P.S. There are thousands of politicians, bureaucrats, lobbyists, and special interest groups working each and every day to raise your taxes. Shouldn’t there be at least one person, one team, one organization that fights to lower your taxes? Please help us so we can continue our successful efforts on behalf of taxpayers.

Eyman claims premature victory on I-776 court ruling

Election PostmortemIn the Courts

Tim Eyman, notorious for making sensational predictions, lying about finances, being deceptive to voters and declining to face the reality of his own tax cuts, has declared victory in the I-776 court ruling which has not yet been made public. Eyman’s “victory” statement is an unfounded gamble based on wild speculation and wishful thinking. On Monday, October 6th, Eyman sent an email which was titled:

Supreme Court to uphold Initiative 776 this Thursday, derailing Sound Transit’s light rail and its pursuit of $500 million in federal funds

The body of the email includes sentences like:

“But the Supreme Court wasn’t buying Sound Transit’s delusional second-subject fantasy…….”

“That’s why it’s so satisfying to watch them suffer with the Supreme Court’s affirmation of I-776. I-776 blows a huge 20% hole into the side of Sound Transit’s battleship.”

“Two days from now (Wednesday afternoon) on the State Supreme Court’s website (www.courts.wa.gov), they will announce that their decision on I-776 will be released on Thursday. Once they do affirm I-776 on Thursday, just sit back and watch the taxpayer-financed political hacks at Sound Transit go into full-blown damage control.”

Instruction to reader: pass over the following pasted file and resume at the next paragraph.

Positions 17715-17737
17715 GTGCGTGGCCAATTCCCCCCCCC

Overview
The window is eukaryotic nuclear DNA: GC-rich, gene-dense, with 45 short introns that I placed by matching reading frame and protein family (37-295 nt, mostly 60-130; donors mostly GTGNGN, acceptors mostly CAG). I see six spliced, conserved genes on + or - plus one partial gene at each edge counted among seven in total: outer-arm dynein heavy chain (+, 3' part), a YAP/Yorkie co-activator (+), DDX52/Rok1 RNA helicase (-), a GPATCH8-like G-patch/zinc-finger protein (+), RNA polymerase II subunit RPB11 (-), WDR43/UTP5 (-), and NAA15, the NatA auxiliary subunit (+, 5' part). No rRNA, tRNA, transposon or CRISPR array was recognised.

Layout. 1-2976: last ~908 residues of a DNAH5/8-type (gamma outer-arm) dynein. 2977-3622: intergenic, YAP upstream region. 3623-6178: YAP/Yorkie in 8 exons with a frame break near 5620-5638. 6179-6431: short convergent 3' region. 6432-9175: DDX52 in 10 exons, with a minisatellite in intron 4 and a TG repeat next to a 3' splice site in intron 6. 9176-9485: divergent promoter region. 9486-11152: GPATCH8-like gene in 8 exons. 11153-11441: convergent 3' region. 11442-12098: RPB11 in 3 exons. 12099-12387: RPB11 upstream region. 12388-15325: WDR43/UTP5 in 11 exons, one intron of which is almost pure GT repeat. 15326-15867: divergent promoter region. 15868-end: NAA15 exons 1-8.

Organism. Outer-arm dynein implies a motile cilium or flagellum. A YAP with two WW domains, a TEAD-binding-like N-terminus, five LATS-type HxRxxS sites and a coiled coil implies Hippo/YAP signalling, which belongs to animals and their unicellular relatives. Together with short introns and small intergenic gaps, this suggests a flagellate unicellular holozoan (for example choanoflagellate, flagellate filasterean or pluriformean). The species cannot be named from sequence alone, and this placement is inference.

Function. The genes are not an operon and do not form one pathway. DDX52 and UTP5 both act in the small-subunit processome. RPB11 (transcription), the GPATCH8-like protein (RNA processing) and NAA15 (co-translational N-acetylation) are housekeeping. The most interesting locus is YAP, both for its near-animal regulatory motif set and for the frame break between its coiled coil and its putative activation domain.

Once again, Eyman is trying to act as our political meteorologist. The only problem is that he never studied judicial weather and he predicts an overturning downpour when there may be a upholding sun.

Eyman is making big, wild gambles that are based solely on what he heard the judges say to Sound Transit’s lawyers in one day in the courthouse, and what he desperately hopes. Furthermore, his quotes from the email are only ones aimed at Sound Transit. The article doesn’t mention any questions justices asked the Attorney General, who is defending the initiative as required to by law.

PD conducted an investigation following the reception of the email to see if a leak had enabled Eyman to learn the ruling in advance. This is what the State Supreme Court said in an email response to our inquiry:

The court does not announce its decisions in advance, even to the parties of the case. It does try to announce one day in advance which opinions will be published, but the result is never given in advance.

The Attorney General’s office said:

We certainly have no independent knowledge either when the opinion is coming out or what its contents are. In the past, most of the hot “tips” we’ve heard about cases coming down turn out to be unfounded rumors. We will be anxiously awaiting the official ruling when it comes out.